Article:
I must admit I read this paper far quicker than it merited, so my thoughts are a bit hazy and any qualms might be unfounded. On that note, here goes…

I did appreciate the positivity bouncing around in this paper. The authors were resolutely positive about the capacity of phylogenies and macroevolution in general to inform us on diversity patterns. This was nice to see as many people, myself included, often despair on the ability of phylogenies to tell us anything.

Their two tweaks to neutral theory also sound, on the whole, sensible tweaks that make sense given what we know about species and given that we agree we want to retain the simplicity of the neutral theory while identifying the key assumptions that make it fall down.

First, speciation by genetic differentiation. Indeed, closely related species generally do differ genetically. Whether this difference is just an accumulation of neutral mutations or some kind of adaptive divergence (and which of the two kinds is more common) is another question. I felt like the authors could have discussed this issue more deeply because as a naive reader I was left wondering about the biological reality of such an abstract speciation mechanism. Sure, the model does not claim to be 100% realistic, but a discussion of the different signatures expected depending on the speciation mode would have been nice. The authors talk a lot about future directions and models they would like to compare theirs too (e.g., Pigot’s biogeographic model) and I look forward to hearing about these extensions. They somewhat cryptically refer to some lineages acting like speciation hubs that presumably shoot out new species willy-nilly. What kind of lineages would these be? Large ranged? Sexually selected? Weird mating system? Host shifter?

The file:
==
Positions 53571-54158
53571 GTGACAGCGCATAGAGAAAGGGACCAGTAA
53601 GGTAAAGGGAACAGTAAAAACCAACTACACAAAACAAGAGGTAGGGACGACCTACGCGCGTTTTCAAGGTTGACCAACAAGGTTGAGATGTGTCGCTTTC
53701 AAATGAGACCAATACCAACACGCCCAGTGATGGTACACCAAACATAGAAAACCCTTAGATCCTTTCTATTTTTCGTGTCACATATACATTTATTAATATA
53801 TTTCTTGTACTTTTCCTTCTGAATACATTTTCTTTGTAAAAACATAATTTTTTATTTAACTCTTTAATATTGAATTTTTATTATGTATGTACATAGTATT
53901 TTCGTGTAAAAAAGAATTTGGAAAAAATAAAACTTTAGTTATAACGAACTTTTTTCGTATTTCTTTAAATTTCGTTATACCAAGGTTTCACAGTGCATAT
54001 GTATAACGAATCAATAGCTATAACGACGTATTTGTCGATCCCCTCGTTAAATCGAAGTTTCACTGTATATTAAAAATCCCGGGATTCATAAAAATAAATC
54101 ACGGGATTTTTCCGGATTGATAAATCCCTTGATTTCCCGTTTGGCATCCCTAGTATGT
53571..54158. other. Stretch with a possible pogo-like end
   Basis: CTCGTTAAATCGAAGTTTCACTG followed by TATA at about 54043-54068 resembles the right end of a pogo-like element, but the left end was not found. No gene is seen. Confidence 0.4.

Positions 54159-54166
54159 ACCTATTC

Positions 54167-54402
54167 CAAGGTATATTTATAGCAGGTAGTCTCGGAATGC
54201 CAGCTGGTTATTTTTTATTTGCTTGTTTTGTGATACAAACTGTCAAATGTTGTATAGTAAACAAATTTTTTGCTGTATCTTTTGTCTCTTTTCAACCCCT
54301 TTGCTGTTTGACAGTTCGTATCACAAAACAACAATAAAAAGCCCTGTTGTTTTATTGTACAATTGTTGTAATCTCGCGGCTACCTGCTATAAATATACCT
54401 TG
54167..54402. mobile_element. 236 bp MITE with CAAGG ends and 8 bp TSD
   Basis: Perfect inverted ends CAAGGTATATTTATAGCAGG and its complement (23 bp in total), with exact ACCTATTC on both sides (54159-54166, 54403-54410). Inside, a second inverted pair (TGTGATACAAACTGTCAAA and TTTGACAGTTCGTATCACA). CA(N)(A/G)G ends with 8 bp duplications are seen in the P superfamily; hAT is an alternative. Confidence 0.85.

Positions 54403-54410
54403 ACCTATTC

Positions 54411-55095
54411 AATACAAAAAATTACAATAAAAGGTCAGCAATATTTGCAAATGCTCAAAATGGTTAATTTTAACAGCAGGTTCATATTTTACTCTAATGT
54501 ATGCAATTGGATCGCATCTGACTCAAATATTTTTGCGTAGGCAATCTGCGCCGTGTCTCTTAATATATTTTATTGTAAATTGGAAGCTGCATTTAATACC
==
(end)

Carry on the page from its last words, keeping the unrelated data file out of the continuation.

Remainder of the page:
Second, growing/shrinking metacommunity. I agree with the authors that a constant metacommunity seems unreasonable. But I would have liked to hear more about how a growing/shrinking metacommunity might come about. Are we talking about finer partitioning of a finite area or colonisation of new habitats or competitive exclusion of crappy species, or what? Is a metacommunity the right term to use when we are thinking about the interactions of ENTIRE species. Could populations of the same species occupy different metacommunities? (Meta-metacommunities!! :$).

My hunch is the authors have also thought of all of the above and this is just a first pass attempt, albeit an impressive one that (again) shows that with just a few small tweaks the overall premise of the neutral theory is really useful in understanding general diversity patterns. I remain on the fence whether all this tweaking is destroying the original premise of the neutral theory (as I see it, to provide a conceptually simple null with which we can work out which non-neutral processes really do matter).



About will.pearse
Ecology / evolutionary biologist